Brand new school, locked up tight


Kerian McDonald, Viewpoints Director

Along with the new building comes new security policies with one goal: keeping the students and staff of FHS safe.
Although a new state law went into effect this summer, requiring all school systems to have a crisis management plan, Fauquier County has been doing this for years, according to School Resource Officer Sergeant Sal Torelli.
“After Columbine we changed a lot of policies, so we’ve been doing crisis and threat assessments for awhile,” Torelli said.
However, security procedures have undergone a complete overhaul in the past year. Assistant Principal Kraig Kelican described this process as of the highest importance.
“What has happened over the last year is a panel of people – school system employees, emergency service personnel, and central office personnel – have revised our county-wide crisis management plan,” Kelican said, “It now covers the gambit of threat assessments and emergency situations.”
Threat assessment teams, made up of administrators, teachers, guidance counselors, psychologists, and resource officers, now meet once a month to predict and prevent emergencies, and identify threats to the school community.
According to Assistant Superintendent Frank Finn, new guidelines may cause what could be considered jokes, or perhaps anger-fueled nonsense, to be of concern to the school’s threat assessment team.
“Keep in mind that a lot of kids will say some dumb things, and it may not be a threat, but we have to look into every single thing,” Torelli said. “You’d be surprised the stuff we see on Facebook, and we sit down and talk about it, and the kid’s just having a bad day. They make comments that are out of frustration, but we still have to look into every single threat, regardless.”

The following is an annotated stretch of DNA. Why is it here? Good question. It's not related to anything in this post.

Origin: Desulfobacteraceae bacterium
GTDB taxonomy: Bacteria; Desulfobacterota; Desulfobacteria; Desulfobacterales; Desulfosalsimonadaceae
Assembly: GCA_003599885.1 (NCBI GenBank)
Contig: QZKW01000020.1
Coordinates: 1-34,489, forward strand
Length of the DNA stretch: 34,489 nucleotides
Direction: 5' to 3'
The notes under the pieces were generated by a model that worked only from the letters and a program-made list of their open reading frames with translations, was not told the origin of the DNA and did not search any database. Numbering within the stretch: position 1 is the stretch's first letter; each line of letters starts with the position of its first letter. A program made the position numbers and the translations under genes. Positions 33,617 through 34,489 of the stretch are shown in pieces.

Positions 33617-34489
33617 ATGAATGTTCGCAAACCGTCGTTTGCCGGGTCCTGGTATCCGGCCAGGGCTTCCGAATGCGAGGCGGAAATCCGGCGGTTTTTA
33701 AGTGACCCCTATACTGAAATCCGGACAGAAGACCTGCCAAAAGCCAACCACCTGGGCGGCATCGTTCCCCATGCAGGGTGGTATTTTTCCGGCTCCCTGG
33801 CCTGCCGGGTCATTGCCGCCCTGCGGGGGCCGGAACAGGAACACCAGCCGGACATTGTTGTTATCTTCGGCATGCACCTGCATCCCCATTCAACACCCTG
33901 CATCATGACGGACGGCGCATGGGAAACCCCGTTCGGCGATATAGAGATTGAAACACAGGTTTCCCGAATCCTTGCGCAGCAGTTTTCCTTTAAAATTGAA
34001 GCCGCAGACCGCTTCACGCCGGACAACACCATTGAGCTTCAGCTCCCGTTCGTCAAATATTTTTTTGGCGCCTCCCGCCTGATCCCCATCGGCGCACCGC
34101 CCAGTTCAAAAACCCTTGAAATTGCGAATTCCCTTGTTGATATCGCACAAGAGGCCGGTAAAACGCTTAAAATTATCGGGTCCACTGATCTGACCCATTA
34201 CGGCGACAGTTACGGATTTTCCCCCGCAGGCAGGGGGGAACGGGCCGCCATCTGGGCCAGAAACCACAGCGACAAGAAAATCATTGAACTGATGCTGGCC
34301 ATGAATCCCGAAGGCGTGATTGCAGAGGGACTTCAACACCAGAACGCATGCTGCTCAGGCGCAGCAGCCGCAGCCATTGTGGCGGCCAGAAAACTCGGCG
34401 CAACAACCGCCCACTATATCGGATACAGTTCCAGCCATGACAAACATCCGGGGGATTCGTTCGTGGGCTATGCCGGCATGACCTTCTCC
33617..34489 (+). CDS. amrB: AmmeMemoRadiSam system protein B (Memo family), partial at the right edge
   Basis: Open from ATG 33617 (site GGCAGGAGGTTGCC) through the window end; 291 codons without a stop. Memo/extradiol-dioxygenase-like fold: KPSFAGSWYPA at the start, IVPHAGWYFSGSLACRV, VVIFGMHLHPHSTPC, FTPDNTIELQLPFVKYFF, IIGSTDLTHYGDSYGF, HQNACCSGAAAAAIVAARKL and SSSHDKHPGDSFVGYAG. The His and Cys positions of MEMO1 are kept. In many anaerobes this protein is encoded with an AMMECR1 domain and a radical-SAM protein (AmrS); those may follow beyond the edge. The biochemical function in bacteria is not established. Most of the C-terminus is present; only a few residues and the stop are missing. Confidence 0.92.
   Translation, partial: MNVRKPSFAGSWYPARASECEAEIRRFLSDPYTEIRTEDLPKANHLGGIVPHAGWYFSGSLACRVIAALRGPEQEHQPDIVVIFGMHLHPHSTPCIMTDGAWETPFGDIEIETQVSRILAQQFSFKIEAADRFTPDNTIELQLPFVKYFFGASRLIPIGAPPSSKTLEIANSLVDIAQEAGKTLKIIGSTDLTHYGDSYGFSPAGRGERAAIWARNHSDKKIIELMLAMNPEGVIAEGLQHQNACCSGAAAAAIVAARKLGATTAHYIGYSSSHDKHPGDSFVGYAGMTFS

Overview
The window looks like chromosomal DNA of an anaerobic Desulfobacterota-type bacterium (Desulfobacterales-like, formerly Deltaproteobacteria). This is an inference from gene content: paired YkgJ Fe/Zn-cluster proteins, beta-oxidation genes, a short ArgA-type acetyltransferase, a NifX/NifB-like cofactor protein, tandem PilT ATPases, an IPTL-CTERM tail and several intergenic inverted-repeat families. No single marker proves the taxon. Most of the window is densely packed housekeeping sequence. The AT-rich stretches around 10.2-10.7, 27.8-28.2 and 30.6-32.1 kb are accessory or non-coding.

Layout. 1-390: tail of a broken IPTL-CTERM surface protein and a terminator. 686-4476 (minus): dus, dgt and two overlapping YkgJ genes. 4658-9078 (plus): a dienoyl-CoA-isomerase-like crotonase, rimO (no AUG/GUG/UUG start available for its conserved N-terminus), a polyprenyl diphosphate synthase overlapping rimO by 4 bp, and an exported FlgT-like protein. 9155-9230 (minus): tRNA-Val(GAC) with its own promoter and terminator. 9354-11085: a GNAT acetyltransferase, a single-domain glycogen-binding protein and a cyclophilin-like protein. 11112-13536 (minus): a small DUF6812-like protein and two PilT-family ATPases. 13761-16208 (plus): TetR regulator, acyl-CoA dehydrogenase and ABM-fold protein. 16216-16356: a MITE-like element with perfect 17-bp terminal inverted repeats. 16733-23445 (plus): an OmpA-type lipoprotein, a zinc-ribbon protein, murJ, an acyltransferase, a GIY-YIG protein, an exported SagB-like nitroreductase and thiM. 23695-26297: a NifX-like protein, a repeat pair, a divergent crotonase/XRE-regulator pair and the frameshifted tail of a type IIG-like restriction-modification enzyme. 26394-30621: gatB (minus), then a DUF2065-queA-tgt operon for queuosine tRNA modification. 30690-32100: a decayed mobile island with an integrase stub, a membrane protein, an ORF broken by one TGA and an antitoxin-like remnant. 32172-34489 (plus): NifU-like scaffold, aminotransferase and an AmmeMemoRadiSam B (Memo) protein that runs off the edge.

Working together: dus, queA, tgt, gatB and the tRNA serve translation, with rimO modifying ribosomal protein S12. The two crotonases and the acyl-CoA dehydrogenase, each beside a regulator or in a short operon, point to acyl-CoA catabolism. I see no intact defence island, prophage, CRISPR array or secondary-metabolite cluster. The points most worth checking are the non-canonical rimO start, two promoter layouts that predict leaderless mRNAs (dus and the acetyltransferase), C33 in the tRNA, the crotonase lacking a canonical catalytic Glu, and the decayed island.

Comments that could be interpreted as suicidal are red flags to threat assessment team members.
“We have our suicide risk assessment protocol so that we can identify students that might be struggling and thinking of self-harm,” Finn said. “We make an assessment of the situation and put measures in place with their parents to get them help.”
In terms of security measures specific to FHS, the school’s crisis management plan has been modified to fit the new building and the largely open campus. This includes designating specific plans for evacuation of handicapped or injured students during emergencies, which has become more difficult with the four-story new building.
“There are areas of refuge on our side stairwells [with] telephones that are directly linked to emergency services. So staff members, as they’re evacuating the rest of class, make sure that student gets to the area of refuge,” Kelican said. “We know that student is in the area of refuge because the teacher would report that to us right away. We also maintain a log of handicapped students, so we know where they are throughout the day. And there is also an emergency evacuation chair on both sides of the third floor.”
The new building is also outfitted with a video surveillance system that covers the majority of the campus and is connected to a central server that all administrators can access.
“Whenever we have a situation, we listen to each one of the students and get their versions, and in some cases we go to the video cameras,” Kelican said. “Typically we can see most of the campus, and we can even track somebody by the different cameras across the school.”
Administrators also have the ability to download film from bus cameras to enforce disciplinary action.
“We also have the capability with the new technology that if we have an incident on a bus, we notify transportation, and they’ll give us the bus number,” Kelican said. “We can download the film right here from the school.”
All of the components add up to a more structured and comprehensive plan to react to emergency situations, and bolster the school’s ability to predict and prevent threats from within. However, Finn insists a large part of the responsibility to keep the school safe falls on the students.
“I think that everybody has a vested interest in a school being safe,” Finn said. “There has to be some hope if the collective community sees something wrong, they’ll speak and bring it to the attention of the adults that have the authority to act and to get things addressed that are problematic.”